Against a background of poverty, deprivation and devastation they parade down the streets as peacocks in their brightly colored suits and can be seen as modern dandies. Sapeurs are members of the SAPE, Société des Ambianceurs et des Personnes Élégantes (Society of Ambiance-makers and Elegant People). The SAPE is a sub-culture centered in the cities of Kinshasa and Brazzaville in the Democratic Republic of the Congo and the Republic of Congo respectively.
The SAPE can be traced back to the period of colonialism. By the end of the 19th century the so-called ‘houseboys’ were the first to embrace European modernity and started to dress to the style of their masters’ and made it their own. By dressing like the colonists they wanted to reverse the established social and political order. In the 1920’s Congolese soldiers, who spent time in France and fought for the French army, came back to Brazzaville and started to adopt the French (dandy) style and transformed it into a genuine Congolese expression. The first icon or Grand Sapeur was André Matsoua. After the period of colonialism la SAPE style and social movement was revived by the 1960’s pop star Papa Wemba, also known as the pope of SAPE. Wemba made use of the SAPE’s culture of extravagant dress to challenge the strict dress codes which outlawed European and Western styles, imposed by the government. The SAPE became a revolutionary and political movement, which defied political leaders, using appearance as a form of rebellion against the brutal aspects of Congolese life. Today the Sapeurs are well respected and form a positive inspiration in the community, often paid to attend weddings, anniversaries and public events. The SAPE has even moved to European cities like Paris, London and Brussels.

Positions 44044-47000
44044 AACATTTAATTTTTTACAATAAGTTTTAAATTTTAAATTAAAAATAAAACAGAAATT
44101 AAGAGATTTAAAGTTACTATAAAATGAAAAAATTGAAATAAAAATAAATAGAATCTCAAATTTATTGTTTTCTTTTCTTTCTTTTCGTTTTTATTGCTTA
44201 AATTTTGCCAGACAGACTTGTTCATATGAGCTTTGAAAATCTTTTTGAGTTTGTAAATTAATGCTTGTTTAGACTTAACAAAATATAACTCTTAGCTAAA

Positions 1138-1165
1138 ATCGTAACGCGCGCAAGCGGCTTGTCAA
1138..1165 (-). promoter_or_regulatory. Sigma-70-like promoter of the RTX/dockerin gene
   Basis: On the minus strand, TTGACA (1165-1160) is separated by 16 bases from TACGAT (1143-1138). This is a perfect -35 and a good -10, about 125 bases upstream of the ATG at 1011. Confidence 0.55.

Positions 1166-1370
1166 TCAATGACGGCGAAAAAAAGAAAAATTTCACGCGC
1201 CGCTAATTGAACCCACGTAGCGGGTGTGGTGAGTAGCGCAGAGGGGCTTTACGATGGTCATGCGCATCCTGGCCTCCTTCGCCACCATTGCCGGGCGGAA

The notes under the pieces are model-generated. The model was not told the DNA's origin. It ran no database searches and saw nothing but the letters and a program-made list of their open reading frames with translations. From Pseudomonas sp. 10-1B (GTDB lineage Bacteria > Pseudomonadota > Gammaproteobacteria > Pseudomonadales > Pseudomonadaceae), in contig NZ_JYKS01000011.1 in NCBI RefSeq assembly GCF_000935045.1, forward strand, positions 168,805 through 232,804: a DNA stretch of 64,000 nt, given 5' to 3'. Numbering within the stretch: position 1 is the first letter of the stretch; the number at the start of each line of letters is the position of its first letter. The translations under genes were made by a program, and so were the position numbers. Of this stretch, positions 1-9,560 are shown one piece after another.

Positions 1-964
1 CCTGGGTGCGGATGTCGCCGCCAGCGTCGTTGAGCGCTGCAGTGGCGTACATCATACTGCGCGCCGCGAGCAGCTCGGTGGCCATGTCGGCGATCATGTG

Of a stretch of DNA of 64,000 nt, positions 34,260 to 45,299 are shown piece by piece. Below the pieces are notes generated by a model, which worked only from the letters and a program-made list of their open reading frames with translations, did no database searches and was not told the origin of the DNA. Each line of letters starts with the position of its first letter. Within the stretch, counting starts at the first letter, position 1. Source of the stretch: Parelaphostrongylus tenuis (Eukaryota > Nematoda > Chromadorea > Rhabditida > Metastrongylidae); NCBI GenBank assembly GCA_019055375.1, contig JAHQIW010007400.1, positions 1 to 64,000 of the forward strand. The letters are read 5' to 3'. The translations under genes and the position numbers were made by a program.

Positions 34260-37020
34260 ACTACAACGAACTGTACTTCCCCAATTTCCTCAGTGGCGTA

Style and behaviour
The Sapeurs sense of style is one of joyous exuberance, flamboyant colours, polished tailoring and impeccable attention to detail: suits in bright pink, poison green or flashy yellow, bowler hats, bow ties and polished brogues. One important style rule is that the Sapeurs never put more than three colors in the same outfit. A Sapeur has to have sartorial know-how and has to know the rules of harmoniously matched colours without being excessive. With their style the Sapeurs express their individuality and personal character.
There are also strict behavioral customs that come with being a Sapeur which are as important, if not more so, than dressing with dash and flair. The Sapeur is a model of gentlemanly behaviour and mannerism. How you treat people is very important. For a man to be a Sapeur he must be gentle, he must not be aggressive, he must be against war, he must be calm tempered. The SAPE is an art and real gentlemen have to know how to dress and how to behave in a social context. For the Sapeurs it is a code of conduct, which they follow in a near religious way. The ten (still unfinished) commandments of la SAPE dictate:
- You will be SAPE with men on earth and God in heaven.
- You will not sit down
- You will honour la SAPE wherever you will be.
- The roads of Sapology are impenetrable to he who does not know the trilogy of colours.
- You will wear the ngaya, the mbendes, the tchidongo on earth, sea and sky.
- You will maintain a strict hygiene with both clothes and body.
- You will not be a racist, tribalist or discriminate.
- You will not be violent or arrogant.
- Still to be written.
- Still to be written.
As a bespoke tailor we encourage people to develop their own individual style. Whether this means you like to wear bright coloured suits like the Sapeurs or you feel more comfortable in royal blue or a grey pinstripe suit, you must always feel at your personal best. Furthermore we like to believe that he who dresses like a gentleman, acts like a gentleman. In that way the Sapeurs teach us one important lesson: “Being a gentleman is not just about being a sharp dresser, it is also about impeccable manners.”
If you would like to get more inspiration from the Sapeurs it is worth reading the book Gentlemen of Bacongo from Daniele Tamagni. If you are more interested in the story behind the Sapeurs have a look at the documentary The Congo Dandies: